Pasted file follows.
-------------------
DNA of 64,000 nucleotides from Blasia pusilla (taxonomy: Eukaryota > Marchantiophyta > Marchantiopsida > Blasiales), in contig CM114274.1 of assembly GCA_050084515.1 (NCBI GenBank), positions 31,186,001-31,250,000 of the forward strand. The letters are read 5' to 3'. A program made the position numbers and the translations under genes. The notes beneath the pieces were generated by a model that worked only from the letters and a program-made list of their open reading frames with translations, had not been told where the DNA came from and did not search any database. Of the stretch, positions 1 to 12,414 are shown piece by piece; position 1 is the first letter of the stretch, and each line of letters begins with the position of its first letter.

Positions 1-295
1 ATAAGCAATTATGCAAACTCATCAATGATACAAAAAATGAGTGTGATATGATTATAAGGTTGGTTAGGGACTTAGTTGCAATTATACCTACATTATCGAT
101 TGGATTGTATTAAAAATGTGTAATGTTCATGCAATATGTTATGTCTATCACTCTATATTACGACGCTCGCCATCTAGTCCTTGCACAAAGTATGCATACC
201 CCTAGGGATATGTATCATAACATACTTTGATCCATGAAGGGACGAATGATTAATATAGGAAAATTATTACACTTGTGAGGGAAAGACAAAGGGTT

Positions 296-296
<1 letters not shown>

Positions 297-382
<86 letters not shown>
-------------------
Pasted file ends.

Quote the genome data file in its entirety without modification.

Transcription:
DNA of 64,000 nucleotides from Blasia pusilla (taxonomy: Eukaryota > Marchantiophyta > Marchantiopsida > Blasiales), in contig CM114274.1 of assembly GCA_050084515.1 (NCBI GenBank), positions 31,186,001-31,250,000 of the forward strand. The letters are read 5' to 3'. A program made the position numbers and the translations under genes. The notes beneath the pieces were generated by a model that worked only from the letters and a program-made list of their open reading frames with translations, had not been told where the DNA came from and did not search any database. Of the stretch, positions 1 to 12,414 are shown piece by piece; position 1 is the first letter of the stretch, and each line of letters begins with the position of its first letter.

Positions 1-295
1 ATAAGCAATTATGCAAACTCATCAATGATACAAAAAATGAGTGTGATATGATTATAAGGTTGGTTAGGGACTTAGTTGCAATTATACCTACATTATCGAT
101 TGGATTGTATTAAAAATGTGTAATGTTCATGCAATATGTTATGTCTATCACTCTATATTACGACGCTCGCCATCTAGTCCTTGCACAAAGTATGCATACC
201 CCTAGGGATATGTATCATAACATACTTTGATCCATGAAGGGACGAATGATTAATATAGGAAAATTATTACACTTGTGAGGGAAAGACAAAGGGTT

Positions 296-296
<1 letters not shown>

Positions 297-382
<86 letters not shown>